If there's anything the last three presidential elections, plus the last three Congressional elections, should have shown America, it's this:
We are in as volatile a political period as that between presidents Grant and McKinley from 1876 to 1896. So, try this thought out. A 2012 election that sees a non-tea party GOP presidential candidate win, while the GOP also takes back the Senate, but Dems win back the House.
Ridiculous? Not at all.
A large part of this all depends on the tea party's degree of being a factor in elections, given that it's now rated as more unfavorable than Muslims or atheists.
With Obama's poll numbers now starting to edge into the upper 30s, unless he has a jobs program that truly creates jobs and fast, and doesn't just try to wrong-foot the Republicans, he's in big trouble next year. If the GOP nominates a non-nutbar candidate (with Dull-Lenty of Minn. out, that leaves Romney and Huntsman right now), Obama loses the election.
The Senate? Democrats have long known that this year stacks up badly against them. Anybody who gives them a 40 percent chance, even, of holding on, is whistling past the graveyard.
The House? Due to bungling and overplaying of hands by Midwestern GOP governors Snyder in Michigan, Walker in Wisconsin and Kasich in Ohio, and how that may play out in House races, the Democrats have a chance to pick up several Midwestern seats. Add in a few others here and there, and I will put Democrats' chances of regaining the House at at least 50 percent. Here, more than in the Senate, beyond running against those three GOP governors, they also will in many cases have specific tea party candidates to run against.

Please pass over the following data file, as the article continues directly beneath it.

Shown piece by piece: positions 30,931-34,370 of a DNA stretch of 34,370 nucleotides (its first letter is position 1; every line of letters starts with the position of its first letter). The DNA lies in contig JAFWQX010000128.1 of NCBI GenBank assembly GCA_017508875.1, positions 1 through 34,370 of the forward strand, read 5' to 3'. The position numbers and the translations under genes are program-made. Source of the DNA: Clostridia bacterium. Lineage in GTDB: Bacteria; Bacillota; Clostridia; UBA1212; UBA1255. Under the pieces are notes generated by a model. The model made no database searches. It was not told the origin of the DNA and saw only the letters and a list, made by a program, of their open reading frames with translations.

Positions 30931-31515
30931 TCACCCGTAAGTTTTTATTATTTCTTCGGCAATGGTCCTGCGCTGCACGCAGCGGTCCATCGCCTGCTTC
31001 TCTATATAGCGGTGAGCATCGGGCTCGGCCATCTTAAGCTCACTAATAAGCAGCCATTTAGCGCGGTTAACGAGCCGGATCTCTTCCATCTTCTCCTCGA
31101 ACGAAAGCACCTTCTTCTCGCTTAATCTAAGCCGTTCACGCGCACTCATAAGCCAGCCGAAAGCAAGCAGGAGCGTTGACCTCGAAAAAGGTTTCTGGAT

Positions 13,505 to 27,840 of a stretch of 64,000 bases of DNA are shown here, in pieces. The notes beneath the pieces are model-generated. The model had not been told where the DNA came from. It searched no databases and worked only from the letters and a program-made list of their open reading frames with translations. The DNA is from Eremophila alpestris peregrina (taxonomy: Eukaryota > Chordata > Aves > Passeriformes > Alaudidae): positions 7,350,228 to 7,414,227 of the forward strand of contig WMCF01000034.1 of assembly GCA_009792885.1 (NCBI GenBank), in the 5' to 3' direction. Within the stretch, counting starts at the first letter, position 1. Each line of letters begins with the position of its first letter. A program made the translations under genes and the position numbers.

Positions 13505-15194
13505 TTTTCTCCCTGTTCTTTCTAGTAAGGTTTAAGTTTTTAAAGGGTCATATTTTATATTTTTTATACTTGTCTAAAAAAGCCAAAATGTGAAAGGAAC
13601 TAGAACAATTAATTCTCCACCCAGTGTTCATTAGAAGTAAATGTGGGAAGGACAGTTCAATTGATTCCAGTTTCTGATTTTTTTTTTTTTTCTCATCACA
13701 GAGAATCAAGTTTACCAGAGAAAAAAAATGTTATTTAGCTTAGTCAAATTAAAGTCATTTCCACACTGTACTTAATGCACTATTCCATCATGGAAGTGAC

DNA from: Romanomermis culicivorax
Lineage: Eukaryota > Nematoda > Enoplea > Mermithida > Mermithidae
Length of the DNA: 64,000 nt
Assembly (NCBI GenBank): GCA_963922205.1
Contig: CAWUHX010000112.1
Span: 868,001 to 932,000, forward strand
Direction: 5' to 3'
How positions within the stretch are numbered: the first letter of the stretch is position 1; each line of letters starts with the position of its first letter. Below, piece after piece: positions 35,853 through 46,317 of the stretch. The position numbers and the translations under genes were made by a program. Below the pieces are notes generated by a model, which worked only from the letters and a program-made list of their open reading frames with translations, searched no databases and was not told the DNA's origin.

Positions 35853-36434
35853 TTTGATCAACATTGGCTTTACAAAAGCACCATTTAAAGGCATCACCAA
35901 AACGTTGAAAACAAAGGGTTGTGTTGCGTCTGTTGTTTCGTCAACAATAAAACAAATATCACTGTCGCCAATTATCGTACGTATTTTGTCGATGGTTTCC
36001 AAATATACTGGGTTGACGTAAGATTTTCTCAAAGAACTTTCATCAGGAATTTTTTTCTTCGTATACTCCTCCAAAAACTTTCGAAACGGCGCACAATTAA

It won't be easy, but I'd say two seats in Michigan, three or even four in Ohio, and at least one in Wisconsin are there. Pennsylvania, outside the three-state area, could be easy picking for a couple of seats at least. Democrats should have more than six seats they now have in Florida; local-based campaigns could do well there.
Besides, the latest Gallup poll shows Dems have a 7-point lead in a generic ballot for Congress.
Given that Democrats need less than 20 seats to regain control of the House, this isn't out of the realm of possible.
Now, what would this mean?
Probably not a lot different than now.
I'll assume the Democrats have at least 41 senators, and that a couple of conservative Democrats who would be "defectors" too often have lost their seats. I'll also make the less warranted assumption that Senate Democrats are finally willing to practice at least a degree of GOP-style filibustering. Combine that with a Democratic House majority and a Romney-type GOP president, and we really will have little change from today in a number of ways. Don't ask, don't tell will stay disappeared. Romney probably will have about the same degree of activity, or inactivity, on DOMA. Big corporations might find Romney moderately more friendly than Obama, but much of their anti-Obama bluster right now is for show, not reality, and they know it. Besides, many of the issues there are to some degree SCOTUS-informed legal issues.
Foreign policy? Again, not much difference. Romney won't re-escalate Afghanistan, will use any excuse possible, just like Obama, to keep some troops in Iraq, and probably will be "venturesome" in Arabia and the Horn of Africa. Again, no difference.